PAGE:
Critics are lining up to point out the parts of the cash distribution that THG doesn’t emphasize. Among other things, the new tax rule replaces an existing tax benefit, making its net benefit hundreds of dollars a year less than it appears at first glance. It does little to help the poorest families afford child care so that both parents can keep working to feed the kids. Every family with children gets the same benefit, no matter how little or how much income the parents have. And it’s taxable, so that a good chunk of it will be clawed back next spring.

Just how stupid does THG think we are, anyway?

More Notes from Aboveground

pierre-poilievreGood news, Canadians! Our federal government, better known as “The Harper Government,” has sent you some of your own money!

We know that it’s “The Harper Government” (THG) because the federal Employment Minister made the announcement in a snappy, blue Conservative Party of Canada tee shirt. I hear that this shirt will replace the Maple Leaf as Canada’s official symbol if the Conservatives win again in October.

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“Your poverty is hurting my profits!”

Apparently, Jeb Bush now is urging Americans to work longer hours to help the economy. It seems that working Americans aren’t spending enough, which means that corporations aren’t making enough money. Financial disaster looms!

Talk about blaming the victims! First you gut the earning power of the working classes, then you scold them for not having the full-time, living wage jobs that fuel spending across the economy.

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No flags for me this patriotic week

Confederate battle flags unfurled at state capitals. Ten Commandments monuments in courthouses. Swastika tattoos on the forearms of skinheads.

It’s pretty easy to dislike and descry totems like these, isn’t it?

The first is a sad remnant of not just a lost war but a morally bankrupt way of life, one based on the false presumption of the inherent inequality of different iterations of our single species. The second enforces the desire to impose the majority mythology on the personal, social, and political lives of everyone, believer or not. And the last is nothing else than a declaration of ignorance, hatred, and violence.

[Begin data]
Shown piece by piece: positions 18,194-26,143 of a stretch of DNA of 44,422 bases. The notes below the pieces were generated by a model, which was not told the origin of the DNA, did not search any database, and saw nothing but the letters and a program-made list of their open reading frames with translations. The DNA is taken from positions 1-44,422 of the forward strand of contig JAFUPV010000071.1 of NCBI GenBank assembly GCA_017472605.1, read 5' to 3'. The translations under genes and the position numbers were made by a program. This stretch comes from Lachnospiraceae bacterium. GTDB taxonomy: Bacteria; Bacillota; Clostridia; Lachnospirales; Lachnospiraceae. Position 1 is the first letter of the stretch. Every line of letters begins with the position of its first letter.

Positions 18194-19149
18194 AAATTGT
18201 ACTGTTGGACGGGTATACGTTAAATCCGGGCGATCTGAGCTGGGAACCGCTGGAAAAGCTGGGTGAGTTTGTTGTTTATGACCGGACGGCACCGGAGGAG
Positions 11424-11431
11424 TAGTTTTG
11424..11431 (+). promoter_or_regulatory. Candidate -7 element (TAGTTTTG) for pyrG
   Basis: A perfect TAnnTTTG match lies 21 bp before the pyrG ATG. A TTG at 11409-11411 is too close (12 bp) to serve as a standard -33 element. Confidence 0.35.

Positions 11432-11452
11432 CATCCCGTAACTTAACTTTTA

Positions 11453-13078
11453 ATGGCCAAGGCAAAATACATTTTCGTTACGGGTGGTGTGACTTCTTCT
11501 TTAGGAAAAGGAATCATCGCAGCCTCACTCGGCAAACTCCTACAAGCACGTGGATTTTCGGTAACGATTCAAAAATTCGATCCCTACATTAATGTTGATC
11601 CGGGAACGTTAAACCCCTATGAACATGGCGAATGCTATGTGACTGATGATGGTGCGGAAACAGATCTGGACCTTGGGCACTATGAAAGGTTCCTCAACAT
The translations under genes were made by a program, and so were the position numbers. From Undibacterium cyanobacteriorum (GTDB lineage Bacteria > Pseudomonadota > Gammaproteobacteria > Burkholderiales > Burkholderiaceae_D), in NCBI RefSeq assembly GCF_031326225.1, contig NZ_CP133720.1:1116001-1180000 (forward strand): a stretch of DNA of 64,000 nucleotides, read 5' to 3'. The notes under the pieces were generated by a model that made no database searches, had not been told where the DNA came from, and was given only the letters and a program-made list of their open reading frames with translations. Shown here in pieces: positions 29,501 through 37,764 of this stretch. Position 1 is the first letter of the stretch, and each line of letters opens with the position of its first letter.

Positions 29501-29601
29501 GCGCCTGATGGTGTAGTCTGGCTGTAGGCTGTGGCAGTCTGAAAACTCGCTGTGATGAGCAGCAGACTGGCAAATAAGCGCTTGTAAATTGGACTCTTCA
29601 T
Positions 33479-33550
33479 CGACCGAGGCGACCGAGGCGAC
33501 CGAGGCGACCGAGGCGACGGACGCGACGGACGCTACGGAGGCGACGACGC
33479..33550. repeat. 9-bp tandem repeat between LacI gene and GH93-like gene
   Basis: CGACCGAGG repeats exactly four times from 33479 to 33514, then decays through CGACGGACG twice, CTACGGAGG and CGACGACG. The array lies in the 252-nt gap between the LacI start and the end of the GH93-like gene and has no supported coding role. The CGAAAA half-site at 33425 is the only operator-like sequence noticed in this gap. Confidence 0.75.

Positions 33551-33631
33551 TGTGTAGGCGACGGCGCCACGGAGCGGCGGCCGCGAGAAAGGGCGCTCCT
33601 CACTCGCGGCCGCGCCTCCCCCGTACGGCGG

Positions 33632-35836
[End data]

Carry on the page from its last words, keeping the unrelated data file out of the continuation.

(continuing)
This week, with Canada Day on the Tuesday and U. S. Independence Day on Saturday, one question begs to be asked: How about adding the Maple Leaf and the Star Spangled Banner? Do they belong on the same list of evil influences as the others?

Most people will say no, and many will find the very question offensive, if not nonsensical.

Not me.

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Dancing around the truth of Charleston

At the core of the right’s self-serving reactions to the Charleston massacre is one truth that’s so obvious that it must be its blinding clarity that keeps conservatives from seeing it. America’s racism is so deeply engrained in the culture that to many people it has become invisible.

How else to comprehend explanations like Mike Huckabee’s, that a young, male white supremacist’s slaughter of nine black churchgoers is most importantly another secularist attack on Americans’ right to pray? Or the NRA’s loathsome cry for — what else? — more guns, so that those targeted churchgoers could have gone all O.K. Corral on the perp’s ass?

This mass murder — no, it’s not an “incident” or an “event” — highlights how hard it is for some white people to admit the widespread reality of racism. No, it hasn’t gone away. And ignoring it won’t make it go away. Continue reading